Step 2: I scuffed the surface with a red Scotch brite pad to provide some tooth for the paint to adhere to. This was then wiped down with panel wipe to give a nice clean surface.
Step 3: Using my Iwata RG-3 spray gun (0.6 nozzle) I sprayed an initial coat of Auto Air base coat sealer dark. This provides a good base for the subsequent Auto Air colours to adhere to. Notice that I have the tank on a bean bag covered with a sheet. As I go along I dry the paint with my heat gun and turn the tank over for the next area to be painted. I find I can paint the whole tank without hanging it up.
Step 4: Here you can see the whole tank is painted using the base coat dark sealer. I like to use water based paints because my studio is small and it suits my working environment very well.
Step 5: Now I come in with the Auto Air metallic silver. As I go along I heat set the paint with my Bosch hot air gun. This ensures the paint is cured properly. Don’t get too close and keep the gun moving so you don’t blister the surface! I generally wave the gun about so I’m not in one position too long.
Step 6: Now we have a silver tank. If you’re worried about getting fluff etc on the tank from the sheet then put a plastic bag over the bean bag instead.
Step 7: Application tape is now placed on both sides of the tank. This is a low tack tape used in the vinyl sign making trade to apply stickers. It doesn’t stick very well to metallic surfaces so you need to use a low pressure when airbrushing or it may lift.
Step 8: I now draw the girl I have chosen for the design onto the tape; just the basic outline is fine. I’m using the same girl on both sides but her dress will be a different colour. I use tracing paper so that I can replicate the design exactly.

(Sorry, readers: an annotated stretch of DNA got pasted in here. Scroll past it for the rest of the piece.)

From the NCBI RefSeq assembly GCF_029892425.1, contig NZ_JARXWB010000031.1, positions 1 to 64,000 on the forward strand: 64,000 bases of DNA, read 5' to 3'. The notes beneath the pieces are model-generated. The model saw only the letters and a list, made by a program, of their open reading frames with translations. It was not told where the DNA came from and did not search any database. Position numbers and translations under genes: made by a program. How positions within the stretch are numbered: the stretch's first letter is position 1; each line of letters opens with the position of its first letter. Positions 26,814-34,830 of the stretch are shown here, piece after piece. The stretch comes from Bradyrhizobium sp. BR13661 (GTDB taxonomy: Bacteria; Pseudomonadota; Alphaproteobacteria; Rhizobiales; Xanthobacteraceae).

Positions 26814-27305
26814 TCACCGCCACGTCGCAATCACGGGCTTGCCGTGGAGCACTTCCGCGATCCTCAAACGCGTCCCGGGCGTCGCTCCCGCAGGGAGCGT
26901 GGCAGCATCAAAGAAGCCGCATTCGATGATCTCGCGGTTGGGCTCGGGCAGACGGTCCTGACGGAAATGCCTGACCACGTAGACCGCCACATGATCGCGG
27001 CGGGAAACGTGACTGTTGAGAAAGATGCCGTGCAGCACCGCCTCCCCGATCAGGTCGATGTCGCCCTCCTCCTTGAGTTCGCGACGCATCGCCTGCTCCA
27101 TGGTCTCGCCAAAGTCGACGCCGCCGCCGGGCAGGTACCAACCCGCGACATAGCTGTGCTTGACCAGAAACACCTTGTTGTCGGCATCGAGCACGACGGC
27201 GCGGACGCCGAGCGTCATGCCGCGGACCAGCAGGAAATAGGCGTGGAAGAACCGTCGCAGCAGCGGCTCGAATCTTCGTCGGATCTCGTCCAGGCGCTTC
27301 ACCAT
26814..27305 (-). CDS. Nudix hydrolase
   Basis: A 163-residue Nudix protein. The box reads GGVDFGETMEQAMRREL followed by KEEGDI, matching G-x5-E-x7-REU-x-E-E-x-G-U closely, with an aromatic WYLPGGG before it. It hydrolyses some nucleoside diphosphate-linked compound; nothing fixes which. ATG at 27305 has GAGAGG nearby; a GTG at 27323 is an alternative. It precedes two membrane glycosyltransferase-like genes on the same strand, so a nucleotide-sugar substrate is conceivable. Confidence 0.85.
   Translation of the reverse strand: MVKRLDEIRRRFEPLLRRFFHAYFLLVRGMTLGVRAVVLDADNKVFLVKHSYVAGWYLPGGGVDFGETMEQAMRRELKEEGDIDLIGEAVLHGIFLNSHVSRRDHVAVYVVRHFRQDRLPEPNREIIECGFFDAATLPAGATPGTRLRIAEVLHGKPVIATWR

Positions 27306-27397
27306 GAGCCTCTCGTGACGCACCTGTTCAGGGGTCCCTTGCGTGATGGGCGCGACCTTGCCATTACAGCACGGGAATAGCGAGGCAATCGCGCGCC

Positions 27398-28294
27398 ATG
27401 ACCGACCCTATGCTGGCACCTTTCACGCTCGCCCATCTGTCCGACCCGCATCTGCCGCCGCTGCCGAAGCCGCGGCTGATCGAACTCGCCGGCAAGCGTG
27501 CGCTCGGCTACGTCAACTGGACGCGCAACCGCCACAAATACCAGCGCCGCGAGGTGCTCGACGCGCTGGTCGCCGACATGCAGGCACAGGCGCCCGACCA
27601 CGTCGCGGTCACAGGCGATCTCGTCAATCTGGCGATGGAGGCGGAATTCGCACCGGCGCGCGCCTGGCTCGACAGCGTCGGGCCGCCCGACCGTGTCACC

Step 9: Now it’s time to cut along all of the lines you have drawn with a scalpel. Be gentle as you don’t want to cut too deep. I find using two hands helps me to cut steadily and makes it easier to negotiate the sometimes tight curves.
Step 10: I remove a section at a time and spray a reduced white (Auto Air semi opaque white reduced with Fantastik/water).
Step 11: I try not to simply cover the area but go for a 3 dimensional look. Study your picture and add highlights as you go; you want depth to the image.
Step 12: Here you can see I have finished this stage of the girl. The opposite side of the tank is done in the same manner. You are striving for a good base on which to apply your colours. The colours would not show correctly if you simply applied them on top of the silver base.
Step 13: Using detail ochre I begin to apply the flesh tones; I work lightly almost dusting the colour over the white. Again you need to keep studying your reference picture and apply the colours to specific areas. Don’t just covers the whole image in one go; it won’t look anything like flesh until you start to apply other colours on top. Remember that this is a layering process so work slowly and hopefully thoughtfully!
Step 14: With detail golden and then detail red we begin to see the skin colour beginning to evolve. Concentrate the darkest colours where the shadows are.
Step 15: With a brush I add the whites of the eyes and red lips; I rarely use a brush in my work but I wanted a crisp look to this. I wouldn’t go near a brush if the girl had been freehanded with my airbrush.
Step 16: With black and blue for the eyes I add more detail. Don’t forget to add a glint in the eyes to bring them alive.
Step 17: With the girl complete I mask over her and remove the dress area. Again with my reduced white I detail in the creases with my airbrush. All of this detail gives you something to aim at when you go in with the colours.
Step 18: I liberally spray detail violet over the dress to provide a background tone.
Step 19: Using detail magenta I follow the folds and creases to slowly add depth.
Step 20: With the dress unmasked I now remove the tape covering the shoes. With a base of detail yellow airbrushed first, I then detail the shoes with my brush.
Step 21: A little shadowing and some highlights with my airbrush gives a more 3D look. At this stage all that is left to do is the hair.
Step 22: With a mixture of opaque brown and opaque purple to darken it I begin work on the hair.
Step 23: This is a shot of the girl completed.